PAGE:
Many questions on the efficacy of biologics remain unanswered, including the identification of predictors of response, the possible efficacy of combination therapy with synthetic DMARDs and the implementation of treatment strategies after failure of one biological agent. Data from registries and observational studies suggest that response rates to a second agent may be lower, although the majority of patients will still respond.
Although safety data available from RCTs, registries and long term follow-up studies do not raise any particular new signals, these data are limited in scope and the numbers of patients studied are substantially smaller than those available for rheumatoid arthritis. Interpretation is also made more difficult by the fact that background data regarding infections and malignancy risk are not sufficiently available for PsA. Further PsA disease specific data are needed and registries should continue to gather this. Until then, we must rely on published data from the rheumatoid arthritis and psoriasis literature that suggest an increased risk of some adverse events (including serious infections) in those who use anti-TNF therapies.
Our SLR has some limitations. Ideally, studies should be homogeneous in their design and use appropriate outcome measures to evaluate the efficacy of all current DMARD agents in PsA. However, PsA is a complex disease and this is reflected in the varying entry criteria of the different trials published. Much work has been done recently to improve standardisation of outcome measures to be used in PsA trials,65 66 but many of the studies included in this analysis pre-dated this work. Because of this heterogeneity, we are theoretically limited in our ability to pool risk estimates between studies, so we believe these pooled estimates should be interpreted with caution and comparisons between the agents should not be made.
In summary, this SLR demonstrates the efficacy of NSAIDs, several synthetic DMARDs and TNF blocking therapies in the management of PsA. Given the heterogeneity of PsA, the treatment used should be tailored to the severity of disease in each individual patient. Ongoing monitoring of the safety and effectiveness of biological therapies particularly with the help of registries is vital, as are further trials to answer questions regarding treatment strategies and pharmaco-economic aspects. Importantly, although there are less published data regarding the efficacy of DMARDs for PsA, this is due primarily to the lack of robust clinical trials in this field, and it should not be interpreted as a lack of efficacy. PsA remains a difficult disease to study due its inherent heterogeneity and further work is still needed in many areas.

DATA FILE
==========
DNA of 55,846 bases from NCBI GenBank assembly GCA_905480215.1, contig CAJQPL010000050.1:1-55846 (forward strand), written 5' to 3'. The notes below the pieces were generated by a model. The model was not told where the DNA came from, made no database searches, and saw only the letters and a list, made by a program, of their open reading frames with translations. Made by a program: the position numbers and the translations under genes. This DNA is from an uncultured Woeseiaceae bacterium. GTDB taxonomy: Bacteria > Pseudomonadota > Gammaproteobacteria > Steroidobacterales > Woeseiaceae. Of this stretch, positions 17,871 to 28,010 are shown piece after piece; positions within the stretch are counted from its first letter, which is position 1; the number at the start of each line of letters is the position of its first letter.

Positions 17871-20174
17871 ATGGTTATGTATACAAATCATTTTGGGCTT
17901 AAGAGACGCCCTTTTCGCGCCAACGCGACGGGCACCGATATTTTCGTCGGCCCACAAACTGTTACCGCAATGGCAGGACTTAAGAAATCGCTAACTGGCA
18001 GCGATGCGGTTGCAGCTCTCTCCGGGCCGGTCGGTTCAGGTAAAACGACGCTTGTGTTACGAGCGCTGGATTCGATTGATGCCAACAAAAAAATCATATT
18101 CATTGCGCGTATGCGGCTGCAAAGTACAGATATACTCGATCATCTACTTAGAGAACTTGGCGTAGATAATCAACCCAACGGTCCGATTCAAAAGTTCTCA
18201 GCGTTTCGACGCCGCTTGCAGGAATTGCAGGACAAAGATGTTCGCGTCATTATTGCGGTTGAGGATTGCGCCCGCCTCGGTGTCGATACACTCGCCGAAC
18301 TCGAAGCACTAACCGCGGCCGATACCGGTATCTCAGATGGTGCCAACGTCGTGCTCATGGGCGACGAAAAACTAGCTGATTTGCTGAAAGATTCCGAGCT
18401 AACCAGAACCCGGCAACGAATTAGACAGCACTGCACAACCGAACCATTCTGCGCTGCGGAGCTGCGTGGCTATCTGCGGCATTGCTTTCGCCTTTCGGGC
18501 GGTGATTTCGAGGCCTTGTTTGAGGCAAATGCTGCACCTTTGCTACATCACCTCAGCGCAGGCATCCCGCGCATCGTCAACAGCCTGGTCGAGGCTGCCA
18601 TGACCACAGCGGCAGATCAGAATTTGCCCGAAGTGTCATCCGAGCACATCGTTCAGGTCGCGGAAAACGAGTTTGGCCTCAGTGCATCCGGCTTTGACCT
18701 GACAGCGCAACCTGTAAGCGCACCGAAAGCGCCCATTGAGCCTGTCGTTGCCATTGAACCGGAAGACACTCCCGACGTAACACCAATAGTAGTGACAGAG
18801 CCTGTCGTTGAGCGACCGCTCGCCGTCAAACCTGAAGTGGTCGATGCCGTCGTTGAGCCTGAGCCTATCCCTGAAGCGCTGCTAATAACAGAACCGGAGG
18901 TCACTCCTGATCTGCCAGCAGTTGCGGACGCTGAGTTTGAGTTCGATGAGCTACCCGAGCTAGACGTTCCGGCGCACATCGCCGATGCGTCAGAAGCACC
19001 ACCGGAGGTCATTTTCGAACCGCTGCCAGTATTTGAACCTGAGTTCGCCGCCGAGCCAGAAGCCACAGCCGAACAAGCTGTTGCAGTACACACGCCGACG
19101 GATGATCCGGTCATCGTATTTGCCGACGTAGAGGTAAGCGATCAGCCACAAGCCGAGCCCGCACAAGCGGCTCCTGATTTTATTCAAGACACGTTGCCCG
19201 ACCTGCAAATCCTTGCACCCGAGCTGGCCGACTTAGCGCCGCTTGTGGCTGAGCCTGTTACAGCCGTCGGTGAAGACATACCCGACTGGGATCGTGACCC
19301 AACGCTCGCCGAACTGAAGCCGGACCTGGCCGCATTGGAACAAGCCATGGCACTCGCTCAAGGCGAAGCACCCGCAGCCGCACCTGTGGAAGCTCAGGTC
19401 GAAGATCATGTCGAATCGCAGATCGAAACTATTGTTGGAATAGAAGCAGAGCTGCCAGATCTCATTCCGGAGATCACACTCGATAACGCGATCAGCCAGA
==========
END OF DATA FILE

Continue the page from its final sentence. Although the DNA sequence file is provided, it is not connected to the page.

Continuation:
The authors thank Liz Neilly from the University of Leeds Library for her invaluable advice and help with the literature search.
ZA and CG-V have contributed equally to the study (joint first authors).
See the EULAR recommendations for the management of psoriatic arthritis with pharmacological therapies by Gossec L et al in the January issue (Ann Rheum Dis 2012;71:4–12.)
Competing interests ZA has received an unrestricted educational grant from MSD, and speaking fees and conference expenses from Abbott, Chugai, MSD and Pfizer. LG has received speaking fees from Abbott, BMS, Chugai, MSD, Pfizer, Roche, Schering Plough, and UCB. OF receives grant support from Abbott and BMS, is on an international advisory board for UCB and also gives lectures at pharmaceutical sponsored meetings for Abbott, Pfizer, Amgen and UCB. KW has received consulting fees from Genentech and Amgen. DvdH has received consulting fees and/or research grants from Abbott, Amgen, AstraZeneca, BMS, Centocor, Chugai, Eli-Lilly, GSK, Merck, Novartis, Osuka, Pfizer, Roche, Sanofi-Aventis, Schering-Plough, UCB and Wyeth. PE has undertaken clinical trials and provided expert advice for Merck, Pfizer, Abbott, UCB Roche and BMS. JSS has received consulting fees, speaking fees and/or grants from Abbott, BMS, Chugai, MSD, Pfizer, Roche and UCB. HMO has received speaking honoraria and/or consulting fees from Abbott, MSD and Pfizer. CG-V and EMAH have nothing to declare.
Provenance and peer review Not commissioned; externally peer reviewed.